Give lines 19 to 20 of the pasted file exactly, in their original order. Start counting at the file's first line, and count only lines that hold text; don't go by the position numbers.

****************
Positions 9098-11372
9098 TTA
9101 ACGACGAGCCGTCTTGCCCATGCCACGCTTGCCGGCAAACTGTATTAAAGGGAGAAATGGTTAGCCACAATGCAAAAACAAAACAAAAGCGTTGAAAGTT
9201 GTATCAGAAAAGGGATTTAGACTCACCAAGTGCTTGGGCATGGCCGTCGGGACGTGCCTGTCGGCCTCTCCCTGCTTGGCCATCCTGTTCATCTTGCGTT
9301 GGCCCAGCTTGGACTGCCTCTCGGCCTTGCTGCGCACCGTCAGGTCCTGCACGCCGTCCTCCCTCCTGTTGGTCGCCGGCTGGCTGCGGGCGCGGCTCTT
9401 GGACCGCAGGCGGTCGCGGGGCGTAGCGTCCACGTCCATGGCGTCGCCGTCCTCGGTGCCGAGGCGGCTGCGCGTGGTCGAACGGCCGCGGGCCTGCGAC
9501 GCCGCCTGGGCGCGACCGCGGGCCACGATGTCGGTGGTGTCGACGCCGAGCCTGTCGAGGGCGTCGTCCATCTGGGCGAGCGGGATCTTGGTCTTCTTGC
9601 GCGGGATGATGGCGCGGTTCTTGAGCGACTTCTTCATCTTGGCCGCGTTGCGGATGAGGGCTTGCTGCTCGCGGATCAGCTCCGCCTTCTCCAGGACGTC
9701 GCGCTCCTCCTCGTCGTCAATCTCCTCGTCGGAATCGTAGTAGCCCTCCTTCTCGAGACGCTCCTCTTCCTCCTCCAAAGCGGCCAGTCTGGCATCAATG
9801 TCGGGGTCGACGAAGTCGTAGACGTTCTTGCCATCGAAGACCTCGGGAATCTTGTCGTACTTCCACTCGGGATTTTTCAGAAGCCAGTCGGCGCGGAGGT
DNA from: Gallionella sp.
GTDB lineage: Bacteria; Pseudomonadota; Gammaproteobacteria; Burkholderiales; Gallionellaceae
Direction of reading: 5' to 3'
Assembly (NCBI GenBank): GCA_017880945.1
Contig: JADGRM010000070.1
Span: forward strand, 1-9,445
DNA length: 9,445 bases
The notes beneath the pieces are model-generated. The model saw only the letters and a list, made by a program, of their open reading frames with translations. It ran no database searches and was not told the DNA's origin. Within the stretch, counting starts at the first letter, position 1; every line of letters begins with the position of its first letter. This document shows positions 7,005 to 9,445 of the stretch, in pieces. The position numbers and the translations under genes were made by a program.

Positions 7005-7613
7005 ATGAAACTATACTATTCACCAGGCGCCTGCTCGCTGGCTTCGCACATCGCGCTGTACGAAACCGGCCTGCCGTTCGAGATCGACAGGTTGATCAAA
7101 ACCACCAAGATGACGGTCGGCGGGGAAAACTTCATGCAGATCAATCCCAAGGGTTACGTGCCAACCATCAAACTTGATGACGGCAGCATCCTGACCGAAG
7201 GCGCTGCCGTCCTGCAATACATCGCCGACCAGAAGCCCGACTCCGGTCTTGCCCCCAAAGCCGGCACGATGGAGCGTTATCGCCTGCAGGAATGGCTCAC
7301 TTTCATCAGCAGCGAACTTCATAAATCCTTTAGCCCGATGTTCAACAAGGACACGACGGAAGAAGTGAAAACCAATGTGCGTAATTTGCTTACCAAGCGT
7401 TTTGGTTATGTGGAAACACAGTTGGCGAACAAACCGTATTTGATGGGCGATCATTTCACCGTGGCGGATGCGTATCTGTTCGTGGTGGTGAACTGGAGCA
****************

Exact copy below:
Positions 7005-7613
7005 ATGAAACTATACTATTCACCAGGCGCCTGCTCGCTGGCTTCGCACATCGCGCTGTACGAAACCGGCCTGCCGTTCGAGATCGACAGGTTGATCAAA